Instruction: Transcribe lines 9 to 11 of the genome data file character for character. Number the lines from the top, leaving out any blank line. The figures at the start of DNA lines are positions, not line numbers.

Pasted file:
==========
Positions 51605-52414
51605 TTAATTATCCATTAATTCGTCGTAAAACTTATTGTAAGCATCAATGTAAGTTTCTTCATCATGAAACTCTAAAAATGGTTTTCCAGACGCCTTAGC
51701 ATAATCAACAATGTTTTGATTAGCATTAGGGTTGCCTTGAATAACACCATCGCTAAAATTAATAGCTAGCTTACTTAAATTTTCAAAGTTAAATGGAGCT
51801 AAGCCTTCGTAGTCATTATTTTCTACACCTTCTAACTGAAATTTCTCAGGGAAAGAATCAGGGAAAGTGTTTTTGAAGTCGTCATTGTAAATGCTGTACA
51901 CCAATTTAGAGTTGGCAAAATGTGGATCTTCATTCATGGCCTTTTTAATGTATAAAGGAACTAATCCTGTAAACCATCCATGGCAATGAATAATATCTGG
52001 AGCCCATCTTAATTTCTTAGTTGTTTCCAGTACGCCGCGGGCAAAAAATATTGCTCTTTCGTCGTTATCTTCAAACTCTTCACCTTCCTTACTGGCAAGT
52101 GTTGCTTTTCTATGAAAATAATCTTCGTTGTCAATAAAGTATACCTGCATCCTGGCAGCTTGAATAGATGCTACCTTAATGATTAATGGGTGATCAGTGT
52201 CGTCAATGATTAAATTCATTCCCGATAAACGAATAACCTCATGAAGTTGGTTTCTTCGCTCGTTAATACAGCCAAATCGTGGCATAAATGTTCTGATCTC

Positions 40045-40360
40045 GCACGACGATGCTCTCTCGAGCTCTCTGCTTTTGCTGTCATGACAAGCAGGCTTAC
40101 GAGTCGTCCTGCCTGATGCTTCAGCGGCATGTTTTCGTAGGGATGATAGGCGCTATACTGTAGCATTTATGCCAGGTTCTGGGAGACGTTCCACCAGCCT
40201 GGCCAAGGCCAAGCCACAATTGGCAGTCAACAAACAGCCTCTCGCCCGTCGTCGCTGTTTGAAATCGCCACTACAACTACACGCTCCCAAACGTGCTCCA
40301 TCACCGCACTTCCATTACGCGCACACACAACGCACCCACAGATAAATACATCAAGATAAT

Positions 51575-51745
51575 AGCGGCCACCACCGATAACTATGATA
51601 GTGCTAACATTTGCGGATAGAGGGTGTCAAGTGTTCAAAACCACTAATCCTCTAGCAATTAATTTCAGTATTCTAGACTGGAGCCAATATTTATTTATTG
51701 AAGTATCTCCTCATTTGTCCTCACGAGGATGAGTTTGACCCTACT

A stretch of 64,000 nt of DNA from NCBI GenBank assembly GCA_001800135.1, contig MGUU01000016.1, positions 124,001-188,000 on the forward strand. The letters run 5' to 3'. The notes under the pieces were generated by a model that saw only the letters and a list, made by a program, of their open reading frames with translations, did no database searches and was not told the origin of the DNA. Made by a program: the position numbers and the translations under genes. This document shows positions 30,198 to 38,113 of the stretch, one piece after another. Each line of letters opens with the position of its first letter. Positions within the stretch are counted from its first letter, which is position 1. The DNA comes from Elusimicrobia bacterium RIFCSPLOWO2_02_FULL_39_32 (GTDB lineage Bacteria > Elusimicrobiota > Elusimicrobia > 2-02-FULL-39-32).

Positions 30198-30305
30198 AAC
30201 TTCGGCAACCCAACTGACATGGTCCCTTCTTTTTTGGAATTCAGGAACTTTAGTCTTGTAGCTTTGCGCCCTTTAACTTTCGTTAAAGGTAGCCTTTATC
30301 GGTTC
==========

Positions 40045-40360
40045 GCACGACGATGCTCTCTCGAGCTCTCTGCTTTTGCTGTCATGACAAGCAGGCTTAC
40101 GAGTCGTCCTGCCTGATGCTTCAGCGGCATGTTTTCGTAGGGATGATAGGCGCTATACTGTAGCATTTATGCCAGGTTCTGGGAGACGTTCCACCAGCCT